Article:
Personally, i prefer the Heresy's to La Scala's in stock form for most any type of music. They may not be as efficient, but they sound much more natural. The La Scala's require a LOT of work to really make them sing and most people aren't up to the tasks required. Besides that, the two Heresy's will cost less than one pair of La Scala's and take up less floor space / aren't nearly as ugly.
On speaker combining - Living across the street from a Goodwill in San Francisco, I have been able to buy a lot of what were once upper end speakers and play with them in combination. I did a lot of this - until I got married :(
Now there's no room for such excess.
The results can be really truly SPECTACULAR, especially when carefully combining very different types of speakers to fill in each other's weaknesses.
First off - the most important place to start is to make sure that the distance from your listening spot to ALL the tweeters and Mid drivers is EXACTLY the same, or at very least, concentric. In the case of 4 identical speakers, stacking one upside down atop the other gets close, but generally you'll have to tilt the top pair towards you, since the upper most driver will tend to be farther from a seated person than the similar driver on the lower pair.
Rather than an active crossover, I just used 2 amps and 2 EQ's, to tweak to the point of getting a reasonably flat freq. curve and a volume balance between the two different pairs that works. This can take a few hours (usually around 4 to 5 for me).
One incredible combo, for example, that offered surreal imaging and openess was a pair of early 1960's University 10" full range drivers in gigantic cabinets with a pair of Ohm Walsh 2's. The Walsh's, with their nice tweeters, filled in the highs that the Univ's couldn't do. And the Univ's lent a power to the mids and lows that the Ohm's don't have. Being responsible for most of the imaging, the Ohms were placed a couple of feet outside the Univ's - creating a huge soundstage. I sat only about 5 feet back from the whole thing, making it like giant headphones. It was some of the most incredible sound I've heard. Truly psychedelic. Total cost for all 4 speakers: $130.
Another very nice combo was Spica TC-50's sitting right on top of Bose 501's. EQ'd the mids of the Bose down (relatively) to prevent them destroying the Spica magic. Mind boggling imaging and the additional bass and bass coupling provided by the 501's made the Spica experience everything it could be. Way better than the Spica's alone.
The only downside of "pairing up" is the potential (certainty, actually) of phase cancellation. Techie audiophiles will wave that in your face, but it can be dealt with by careful tweaking, especially for one distinct listening position. The proof is in the listening, and as I've said above - it can be really Amazing.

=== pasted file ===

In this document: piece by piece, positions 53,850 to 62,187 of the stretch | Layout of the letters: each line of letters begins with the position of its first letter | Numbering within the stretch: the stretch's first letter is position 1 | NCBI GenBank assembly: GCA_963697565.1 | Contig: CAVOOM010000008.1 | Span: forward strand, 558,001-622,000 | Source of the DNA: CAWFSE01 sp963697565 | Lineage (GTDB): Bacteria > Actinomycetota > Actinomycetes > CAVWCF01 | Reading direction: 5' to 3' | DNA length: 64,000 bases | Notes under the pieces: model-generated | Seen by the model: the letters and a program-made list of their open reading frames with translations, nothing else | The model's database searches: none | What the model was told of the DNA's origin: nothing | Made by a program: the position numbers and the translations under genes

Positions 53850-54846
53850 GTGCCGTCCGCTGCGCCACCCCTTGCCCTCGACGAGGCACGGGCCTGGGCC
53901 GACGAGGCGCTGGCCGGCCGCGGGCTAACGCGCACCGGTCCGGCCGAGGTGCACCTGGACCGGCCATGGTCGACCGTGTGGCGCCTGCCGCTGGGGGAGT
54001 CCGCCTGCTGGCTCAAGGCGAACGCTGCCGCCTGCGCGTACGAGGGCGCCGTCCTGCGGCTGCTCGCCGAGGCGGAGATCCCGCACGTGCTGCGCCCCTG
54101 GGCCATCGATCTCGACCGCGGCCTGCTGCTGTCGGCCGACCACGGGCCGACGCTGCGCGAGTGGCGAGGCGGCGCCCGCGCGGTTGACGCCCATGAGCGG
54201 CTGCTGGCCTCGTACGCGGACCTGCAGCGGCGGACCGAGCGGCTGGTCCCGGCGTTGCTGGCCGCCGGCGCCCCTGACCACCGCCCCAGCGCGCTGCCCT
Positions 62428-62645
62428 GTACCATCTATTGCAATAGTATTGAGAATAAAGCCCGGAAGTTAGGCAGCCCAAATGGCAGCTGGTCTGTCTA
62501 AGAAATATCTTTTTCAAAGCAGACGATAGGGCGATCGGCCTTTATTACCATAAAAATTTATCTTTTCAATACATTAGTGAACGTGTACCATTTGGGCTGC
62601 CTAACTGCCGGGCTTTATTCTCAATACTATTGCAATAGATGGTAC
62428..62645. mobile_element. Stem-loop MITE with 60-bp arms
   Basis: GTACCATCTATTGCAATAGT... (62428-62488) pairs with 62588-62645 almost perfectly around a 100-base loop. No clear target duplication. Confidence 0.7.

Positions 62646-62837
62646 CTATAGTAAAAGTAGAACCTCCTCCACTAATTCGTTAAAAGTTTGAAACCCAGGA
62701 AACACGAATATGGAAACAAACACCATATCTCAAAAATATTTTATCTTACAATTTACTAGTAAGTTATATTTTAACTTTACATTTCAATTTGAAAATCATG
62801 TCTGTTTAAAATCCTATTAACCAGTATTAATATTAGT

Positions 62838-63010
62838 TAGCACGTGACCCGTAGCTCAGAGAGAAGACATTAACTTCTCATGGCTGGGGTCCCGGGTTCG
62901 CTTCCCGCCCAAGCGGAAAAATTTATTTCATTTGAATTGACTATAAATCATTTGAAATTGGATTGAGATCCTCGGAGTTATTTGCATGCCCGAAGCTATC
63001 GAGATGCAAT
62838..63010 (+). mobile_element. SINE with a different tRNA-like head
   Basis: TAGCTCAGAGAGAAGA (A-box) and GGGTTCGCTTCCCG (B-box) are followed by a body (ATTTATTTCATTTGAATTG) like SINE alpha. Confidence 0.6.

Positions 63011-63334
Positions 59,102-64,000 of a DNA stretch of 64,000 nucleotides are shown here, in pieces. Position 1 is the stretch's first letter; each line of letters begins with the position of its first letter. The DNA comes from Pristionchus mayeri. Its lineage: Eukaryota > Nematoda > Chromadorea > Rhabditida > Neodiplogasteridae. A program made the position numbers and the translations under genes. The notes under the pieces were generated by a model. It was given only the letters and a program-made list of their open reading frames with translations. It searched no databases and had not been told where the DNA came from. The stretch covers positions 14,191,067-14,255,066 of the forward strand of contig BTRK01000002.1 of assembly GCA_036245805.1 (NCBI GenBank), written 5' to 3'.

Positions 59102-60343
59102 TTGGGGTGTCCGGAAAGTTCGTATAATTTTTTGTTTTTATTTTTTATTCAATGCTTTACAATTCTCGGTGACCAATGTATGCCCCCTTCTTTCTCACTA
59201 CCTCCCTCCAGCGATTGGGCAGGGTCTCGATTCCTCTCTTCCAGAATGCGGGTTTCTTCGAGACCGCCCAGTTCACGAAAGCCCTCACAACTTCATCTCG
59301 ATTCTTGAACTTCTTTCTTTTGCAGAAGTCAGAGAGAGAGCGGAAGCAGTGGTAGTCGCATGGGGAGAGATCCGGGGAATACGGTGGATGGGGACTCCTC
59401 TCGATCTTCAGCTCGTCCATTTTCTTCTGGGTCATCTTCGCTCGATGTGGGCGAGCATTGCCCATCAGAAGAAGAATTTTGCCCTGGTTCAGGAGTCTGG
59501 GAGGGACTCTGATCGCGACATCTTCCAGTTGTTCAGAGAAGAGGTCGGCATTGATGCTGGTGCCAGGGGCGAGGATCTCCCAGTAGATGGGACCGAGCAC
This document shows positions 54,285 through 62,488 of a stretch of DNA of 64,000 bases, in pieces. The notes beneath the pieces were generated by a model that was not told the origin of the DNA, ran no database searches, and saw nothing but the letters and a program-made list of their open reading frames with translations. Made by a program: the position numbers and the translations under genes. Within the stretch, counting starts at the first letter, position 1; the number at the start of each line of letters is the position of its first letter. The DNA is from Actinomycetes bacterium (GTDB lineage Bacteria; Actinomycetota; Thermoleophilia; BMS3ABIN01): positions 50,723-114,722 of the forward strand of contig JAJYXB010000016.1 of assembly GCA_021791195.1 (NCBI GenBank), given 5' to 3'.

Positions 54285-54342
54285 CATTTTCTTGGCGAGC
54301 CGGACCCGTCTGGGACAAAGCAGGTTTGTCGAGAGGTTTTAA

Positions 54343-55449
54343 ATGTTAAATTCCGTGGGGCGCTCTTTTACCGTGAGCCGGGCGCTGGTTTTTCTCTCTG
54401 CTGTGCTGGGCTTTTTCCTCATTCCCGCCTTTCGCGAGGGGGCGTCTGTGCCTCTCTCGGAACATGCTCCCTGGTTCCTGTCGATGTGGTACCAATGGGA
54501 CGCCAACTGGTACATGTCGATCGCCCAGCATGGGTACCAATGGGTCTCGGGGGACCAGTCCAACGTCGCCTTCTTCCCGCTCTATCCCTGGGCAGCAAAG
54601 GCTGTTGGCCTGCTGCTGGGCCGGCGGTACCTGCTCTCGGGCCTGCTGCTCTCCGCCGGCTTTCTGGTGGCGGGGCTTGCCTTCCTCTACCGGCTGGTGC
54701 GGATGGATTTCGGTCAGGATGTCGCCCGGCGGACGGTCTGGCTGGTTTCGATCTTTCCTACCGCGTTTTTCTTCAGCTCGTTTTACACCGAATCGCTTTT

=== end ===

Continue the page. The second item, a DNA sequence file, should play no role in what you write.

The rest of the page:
Anyway - hope to proveide some food for thought for all you UNMARRIED guys out there....
The Comment by Sean regarding active crossovers has gotten my wheels in the mind turning again...
The Eminent Tech LFT-8's happen to have the pannels containing the mid/tweeter connections very accessable. One can easily work with the wiring on them without ripping into a cabinet (all one needs to do is remove the grill cloth cover which is attatched via velcro.
The thought: If an active crossover is far superior (and don't they get put in the chain between source and preamp?) Then maybe I could run the mid/tweeters of the speakers with active crossovers, and the bass leave well enough alone, using the crossover in the woofer box.
I could blend in the mid/uppers using the active crossover. Does this sound sensible/doable?
Since this started from LFT'S being ground zero, I bet a few of you already saw me post about buying just one pair of the LFT8's.
Doug Is one pair really great, and just gets better with another ? And also I will be using a HSU Research 12V sub with my LFT'S is this a fast enough SUB?
I may upgrade a mono amp for it, but my budget and wife will keep me in this sub for some time....thanks all Chad
P.S. I saaw someone say these are amazing for movies. correct? mine will be dual use aswell.
I'm using the LFT's both for music and movies. My philosopy is to get the best sound for two channel, and the audio in movies will take care of itself. So, yes, these are amazing for movies.
The LFT is a terrific speaker period. They sound great run as a single pair. And they do get better with four of them. For the money, I say there is very little lacking in their perfomance. I was perfectly content with one pair until I read the review using two pair that suggested such a phenomenally huge jump in the listening experience for such a relative pittance (especially if you purchase components used).
I know you're really quite happy with the performance of your current speakers, so I don't want to talk you into them only to have you disappointed. You would be wise to consider the at home trial. It would be worth it, I feel to try a quality sounding planar.
Regarding the use of your HSU subwoofer, i'm guessing that the compatibility issue would not be as much of a problem, since the speaker is a hybrid, utilizing a cone woofer. If it were a planar bass pannel, then possibly you'd run into more issues with the sub not being able to keep up.
It may not be a perfect bass combo, but perfect costs a LOT more. Of course, one can always upgrade sub too at later time. And, the low end of the Eminents is good enough that you'll not need to rely heavily on the subwoofer. Don't rush to buy an amp until you've listened and adjusted quite a bit; you may be quite content for a long time with your current sub/amp. Even room placement can be a factor. As well as using a bit of room tuning such as sound pannels. Can make a surprising difference.
Douglas, regarding active crossovers on the ET8, you might read this http://www.audioasylum.com/forums/MUG/messages/83818.html . Probably I'll be buying a pair and am investigating biamping both passively and actively.